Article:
The only debate about Joseph Wilson's credibility is the one taking place at the Washington Post and the New York Times.
2:30 PM, Oct 25, 2005 • By STEPHEN F. HAYES
And why has Wilson's credibility become an issue? A reasonable outside observer might think that Wilson's credibility is an issue because, well, he lied about his findings. That doesn't work for the Post reporters. Wilson's claims are once again at issue because "Republicans [are] preparing a defense of the administration."
The Post report continues: "Wilson's central assertion--disputing President Bush's 2003 State of the Union claim that Iraq was seeking nuclear material in Niger--has been validated by postwar weapons inspections. And his charge that the administration exaggerated the threat posed by Iraq has proved potent."
It is the 60 Minutes defense all over again: Fake, but accurate. Yet there are two problems with these claims.
First, it is far from clear that Bush's claim has been invalidated by postwar inspections. Weapons inspections in 2003 and 2004 have little bearing on whether Iraq sought uranium in 1999. And the British review of prewar intelligence (known as the Butler report) concluded that the claim was--and remains--solid. Even Wilson's own reporting about a 1999 meeting between Nigerien government officials and an Iraqi delegation seemed to corroborate earlier reports, dating back to October 2001, that Iraq had sought uranium from Niger.
More problematic: Wilson's "central assertion" was not a soft, subjective claim that Bush's statement was incorrect. His central assertion was that he had seen the documents that proved the Bush administration had lied. Wilson's story was compelling not because he had simply come to a different conclusion than the Bush administration, but because he alone could demonstrate that the administration's claim was built on a lie.
So how does the Post deal with Wilson's fabrications? Very politely. Wilson "armed his critics by misstating some aspects of the Niger affair" and when later confronted with his misrepresentations "had to admit he had misspoken." But none of this was important, according to the Post. "That inaccuracy wasnot central to Wilson's claims about Niger, but his critics have used it to cast doubt on his veracity about more important questions, such as whether his wife recommended him for the 2002 trip . . . "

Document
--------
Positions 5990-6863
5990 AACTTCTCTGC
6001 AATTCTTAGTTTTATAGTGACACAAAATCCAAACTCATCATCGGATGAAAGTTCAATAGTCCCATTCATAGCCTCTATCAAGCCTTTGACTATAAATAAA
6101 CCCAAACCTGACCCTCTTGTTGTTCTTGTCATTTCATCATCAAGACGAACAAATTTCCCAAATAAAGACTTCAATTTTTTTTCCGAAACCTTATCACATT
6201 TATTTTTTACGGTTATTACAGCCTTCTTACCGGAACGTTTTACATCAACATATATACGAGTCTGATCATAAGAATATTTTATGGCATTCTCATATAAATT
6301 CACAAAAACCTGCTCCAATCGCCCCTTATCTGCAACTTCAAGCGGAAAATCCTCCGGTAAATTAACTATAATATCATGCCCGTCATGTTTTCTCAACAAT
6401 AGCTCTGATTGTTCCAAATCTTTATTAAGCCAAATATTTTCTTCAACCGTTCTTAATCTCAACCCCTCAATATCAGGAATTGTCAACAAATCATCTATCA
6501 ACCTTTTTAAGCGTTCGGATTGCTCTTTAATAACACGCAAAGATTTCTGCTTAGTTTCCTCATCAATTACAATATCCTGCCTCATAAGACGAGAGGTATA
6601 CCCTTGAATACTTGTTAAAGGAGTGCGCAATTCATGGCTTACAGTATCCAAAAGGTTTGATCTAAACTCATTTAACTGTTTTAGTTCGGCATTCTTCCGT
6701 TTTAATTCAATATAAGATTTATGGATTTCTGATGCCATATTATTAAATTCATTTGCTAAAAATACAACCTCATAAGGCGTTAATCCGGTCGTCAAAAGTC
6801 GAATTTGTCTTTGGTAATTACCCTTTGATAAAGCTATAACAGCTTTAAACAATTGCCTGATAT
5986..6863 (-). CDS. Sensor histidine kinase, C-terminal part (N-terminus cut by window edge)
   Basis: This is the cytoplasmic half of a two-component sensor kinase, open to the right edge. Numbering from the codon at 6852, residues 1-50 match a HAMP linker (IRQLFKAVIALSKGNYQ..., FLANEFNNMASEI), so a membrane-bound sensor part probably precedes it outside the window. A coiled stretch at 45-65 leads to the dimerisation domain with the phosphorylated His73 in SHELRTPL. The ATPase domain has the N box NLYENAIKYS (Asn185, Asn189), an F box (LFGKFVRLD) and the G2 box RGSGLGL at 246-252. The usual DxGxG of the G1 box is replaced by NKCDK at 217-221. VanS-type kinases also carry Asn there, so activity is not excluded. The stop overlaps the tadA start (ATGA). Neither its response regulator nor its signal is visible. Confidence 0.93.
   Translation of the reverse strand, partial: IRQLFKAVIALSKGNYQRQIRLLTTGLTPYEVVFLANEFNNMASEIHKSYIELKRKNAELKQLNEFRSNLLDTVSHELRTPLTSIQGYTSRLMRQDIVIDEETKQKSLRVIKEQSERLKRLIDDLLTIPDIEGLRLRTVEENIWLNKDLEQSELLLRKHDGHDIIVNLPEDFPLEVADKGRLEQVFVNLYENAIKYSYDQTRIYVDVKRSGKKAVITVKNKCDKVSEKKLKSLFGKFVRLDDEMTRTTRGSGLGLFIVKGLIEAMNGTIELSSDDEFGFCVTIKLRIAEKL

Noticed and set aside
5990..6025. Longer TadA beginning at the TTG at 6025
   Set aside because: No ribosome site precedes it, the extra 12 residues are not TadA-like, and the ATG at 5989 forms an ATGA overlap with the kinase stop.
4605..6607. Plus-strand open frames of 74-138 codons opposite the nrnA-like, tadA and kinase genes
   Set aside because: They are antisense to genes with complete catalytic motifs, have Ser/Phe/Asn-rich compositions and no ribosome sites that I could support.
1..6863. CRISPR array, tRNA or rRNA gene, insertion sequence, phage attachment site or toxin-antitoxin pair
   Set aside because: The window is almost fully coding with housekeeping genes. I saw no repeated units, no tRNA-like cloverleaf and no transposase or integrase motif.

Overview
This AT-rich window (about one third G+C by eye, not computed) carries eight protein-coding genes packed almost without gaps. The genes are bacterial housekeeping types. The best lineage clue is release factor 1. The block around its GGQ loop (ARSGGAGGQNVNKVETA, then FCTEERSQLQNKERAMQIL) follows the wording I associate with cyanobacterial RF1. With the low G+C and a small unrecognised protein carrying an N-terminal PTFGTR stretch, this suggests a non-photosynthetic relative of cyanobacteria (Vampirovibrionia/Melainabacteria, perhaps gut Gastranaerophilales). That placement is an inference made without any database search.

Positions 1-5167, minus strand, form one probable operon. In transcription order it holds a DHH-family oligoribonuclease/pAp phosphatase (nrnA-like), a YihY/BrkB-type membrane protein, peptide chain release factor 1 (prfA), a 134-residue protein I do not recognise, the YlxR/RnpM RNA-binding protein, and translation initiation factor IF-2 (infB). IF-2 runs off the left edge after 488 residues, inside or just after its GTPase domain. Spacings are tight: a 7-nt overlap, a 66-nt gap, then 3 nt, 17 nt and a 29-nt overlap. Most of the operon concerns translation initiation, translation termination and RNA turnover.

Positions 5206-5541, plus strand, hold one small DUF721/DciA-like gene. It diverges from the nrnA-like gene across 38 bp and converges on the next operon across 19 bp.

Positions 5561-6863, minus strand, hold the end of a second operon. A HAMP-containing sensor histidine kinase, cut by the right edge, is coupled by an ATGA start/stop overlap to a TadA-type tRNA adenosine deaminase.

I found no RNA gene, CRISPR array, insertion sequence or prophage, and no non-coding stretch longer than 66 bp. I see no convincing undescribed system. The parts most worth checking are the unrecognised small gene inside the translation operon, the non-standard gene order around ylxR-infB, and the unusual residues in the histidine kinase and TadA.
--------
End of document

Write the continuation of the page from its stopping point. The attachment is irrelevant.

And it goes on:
Come again? The fact that he misrepresented his findings and invented a story about evidence he had never seen is "not central to his claims about Niger?"
IN ANY CASE, Pincus hasn't always believed that the involvement of Wilson's wife was a "more important question." On August 8, 2005, he wrote an article with this headline: "Side Issue in the Plame Case: Who Sent Her Spouse to Africa?"
And what about Wilson's claims that his wife had nothing to do with sending him? When Time magazine interviewed Wilson for an article published July 17, 2003, the Time reporters confronted him with those allegations. Wilson, according to Time, "angrily said that his wife had nothing to do with his trip to Africa." Said Wilson: "That is bull----. That is absolutely not the case."
Today's Post article once again plays this as an ambiguity: The reporters note a Senate report that suggests she was involved, but also cite anonymous CIA officials who "have always said" that "Plame's superiors chose Wilson for the Niger trip and she only relayed their decision."
Two points: By the CIA's own account, Mrs. Wilson was "involved" in sending her husband to Niger. So his denial is, again, false. Furthermore, the Senate Intelligence Committee report makes clear that Mrs. Wilson was instrumental in facilitating her husband's trip to Niger. She suggested him for the job, even writing a memo to her superiors detailing his qualifications for the mission. She introduced him at the subsequent meeting about the trip. And, upon his return, she was present for his debriefing, which was conducted by two CIA officials in their home.
The Post piece closes by citing "another item of dispute": The claim that Wilson was dispatched to Niger by Vice President Dick Cheney. In a recent interview with the Post, Wilson claims: "I never said the vice president sent me or ordered me sent."
But in his May 6, 2003, column in the New York Times, Nicholas Kristof wrote: "I'm told by a person involved in the Niger caper that more than a year ago the vice president's office asked for an investigation of the uranium deal, so a former U.S. ambassador to Africa was dispatched to Niger. In February 2002, according to someone present at the meetings, that envoy reported to the C.I.A. and State Department that the information was unequivocally wrong and that the documents had been forged." Was that Wilson? We cannot be certain. But both Kristof and Wilson have acknowledged that he was a primary source for the piece.